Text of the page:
An Insider's Look at Mormon Culture

Posts tagged ‘Purdah’

Purdah–A Good Fit for Mormons?

Dreams of Trespass, Fatima Mernissi’s memoir of growing up in the seclusion of a Moroccan family, intrigues me. The cloistered life of these Muslim women—sheltered from the cares and threats of the outside world, all economic and public responsibilities on the shoulders of the husbands—sounds like a great deal to me. Who wouldn’t like a life without responsibilities beyond caring for the kids and seeing that meals get on the table? If the Moroccan women had just been allowed access to shopping malls and TV, it sounds pretty ideal. Actually, it sounds kind of like the Mormon poster family. Many Mormon women do pretty much limit their interests and activities to the confines of their own home.  

And I wonder—are Mormon men happy to shoulder all the economic responsibility? Or do they sometimes cast envious glances at neighbors with wives holding jobs that provide health insurance and retirement accounts?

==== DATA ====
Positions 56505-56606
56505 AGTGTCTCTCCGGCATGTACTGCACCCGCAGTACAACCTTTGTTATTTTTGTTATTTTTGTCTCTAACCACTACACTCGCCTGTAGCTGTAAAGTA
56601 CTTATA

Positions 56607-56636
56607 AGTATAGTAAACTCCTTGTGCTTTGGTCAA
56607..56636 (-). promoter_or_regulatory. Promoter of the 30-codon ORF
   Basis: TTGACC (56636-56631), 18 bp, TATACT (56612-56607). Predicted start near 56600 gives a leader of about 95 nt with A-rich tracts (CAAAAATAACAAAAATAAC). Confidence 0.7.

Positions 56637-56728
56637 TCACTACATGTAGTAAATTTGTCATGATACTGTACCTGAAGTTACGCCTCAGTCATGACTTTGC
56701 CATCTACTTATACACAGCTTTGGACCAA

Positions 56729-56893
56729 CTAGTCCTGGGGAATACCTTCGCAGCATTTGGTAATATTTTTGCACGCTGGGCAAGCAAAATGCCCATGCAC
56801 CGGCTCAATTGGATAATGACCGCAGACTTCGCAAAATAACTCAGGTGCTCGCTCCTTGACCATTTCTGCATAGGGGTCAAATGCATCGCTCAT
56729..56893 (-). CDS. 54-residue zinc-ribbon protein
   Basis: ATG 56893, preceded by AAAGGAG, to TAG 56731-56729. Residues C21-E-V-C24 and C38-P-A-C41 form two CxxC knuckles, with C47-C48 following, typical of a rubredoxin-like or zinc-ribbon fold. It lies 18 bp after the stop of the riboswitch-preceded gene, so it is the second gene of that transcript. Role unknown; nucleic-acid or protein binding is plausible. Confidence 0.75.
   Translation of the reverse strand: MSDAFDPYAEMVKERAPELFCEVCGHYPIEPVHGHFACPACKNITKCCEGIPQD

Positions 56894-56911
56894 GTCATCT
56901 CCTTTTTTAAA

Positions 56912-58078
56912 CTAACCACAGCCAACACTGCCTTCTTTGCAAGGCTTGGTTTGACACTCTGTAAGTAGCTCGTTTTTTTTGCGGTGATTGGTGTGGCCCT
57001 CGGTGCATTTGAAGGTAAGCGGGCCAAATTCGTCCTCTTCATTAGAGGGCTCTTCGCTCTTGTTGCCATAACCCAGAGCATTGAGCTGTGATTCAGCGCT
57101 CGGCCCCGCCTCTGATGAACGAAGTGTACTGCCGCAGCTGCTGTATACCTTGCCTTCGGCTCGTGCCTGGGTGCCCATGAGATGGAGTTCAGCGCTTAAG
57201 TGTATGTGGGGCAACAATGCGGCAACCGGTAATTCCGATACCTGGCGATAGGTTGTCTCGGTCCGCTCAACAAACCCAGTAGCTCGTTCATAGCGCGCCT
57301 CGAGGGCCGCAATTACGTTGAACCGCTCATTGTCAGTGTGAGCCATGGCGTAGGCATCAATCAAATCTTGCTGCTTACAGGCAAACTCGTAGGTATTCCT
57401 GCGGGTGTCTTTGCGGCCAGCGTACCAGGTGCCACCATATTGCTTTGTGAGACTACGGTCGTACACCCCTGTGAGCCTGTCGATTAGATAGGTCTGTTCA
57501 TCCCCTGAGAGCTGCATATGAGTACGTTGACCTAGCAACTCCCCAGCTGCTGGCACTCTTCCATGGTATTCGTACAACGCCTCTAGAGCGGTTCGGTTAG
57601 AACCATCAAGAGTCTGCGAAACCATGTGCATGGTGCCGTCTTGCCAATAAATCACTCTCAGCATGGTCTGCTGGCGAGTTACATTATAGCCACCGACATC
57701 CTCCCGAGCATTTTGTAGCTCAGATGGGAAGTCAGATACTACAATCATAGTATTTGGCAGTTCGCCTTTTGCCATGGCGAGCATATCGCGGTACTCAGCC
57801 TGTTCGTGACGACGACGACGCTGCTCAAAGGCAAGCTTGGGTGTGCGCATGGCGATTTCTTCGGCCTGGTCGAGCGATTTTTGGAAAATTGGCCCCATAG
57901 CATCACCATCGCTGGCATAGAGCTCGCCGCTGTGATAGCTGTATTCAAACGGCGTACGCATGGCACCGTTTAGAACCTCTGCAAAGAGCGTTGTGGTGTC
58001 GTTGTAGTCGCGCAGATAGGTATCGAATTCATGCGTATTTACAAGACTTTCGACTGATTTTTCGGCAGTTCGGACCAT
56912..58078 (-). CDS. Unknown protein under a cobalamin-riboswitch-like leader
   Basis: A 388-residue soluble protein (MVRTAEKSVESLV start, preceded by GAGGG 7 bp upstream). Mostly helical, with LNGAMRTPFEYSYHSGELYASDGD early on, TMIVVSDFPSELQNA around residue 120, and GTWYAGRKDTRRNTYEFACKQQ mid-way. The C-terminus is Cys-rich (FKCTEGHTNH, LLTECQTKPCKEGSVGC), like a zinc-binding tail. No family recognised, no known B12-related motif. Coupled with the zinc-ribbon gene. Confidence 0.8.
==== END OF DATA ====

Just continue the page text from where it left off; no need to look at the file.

And this leads me back to Mid-Eastern purdah.  How do they get the men to go along with it?  Mernissi’s father and uncle support a huge extended family. Besides their own wives and children, they are responsible for their mother, their unmarried sisters, and divorced female relatives and their children. Since the women can’t leave the home compound except for lady’s day at the public bath, the husbands make family decisions, enroll the kids in school, and do the shopping including picking the right colors of embroidery floss—all while earning enough to keep this mammoth family fed. And what’s in it for the men? Sex—children—a smoothly-running household.

Is that enough? Well, I guess that depends on the quality of the benefits. I’m not sure I’d want to bet my economic security on my ability to satisfy on those three counts. I did provide George with five offspring, but I don’t recall him leaping with ecstasy each time I whispered in his ear, “Honey, I think I’m pregnant again.” It’s probably a good thing I was able to help put food on the table. It was also a good thing George was willing to help prepare the food and clean up afterwards.

For us, purdah wouldn’t work except maybe in reverse. At his current age, George prefers staying home and wouldn’t mind being secluded from shopping, church or any other outside activity. And so long as I don’t have to choose embroidery floss, I’m okay with our arrangement.

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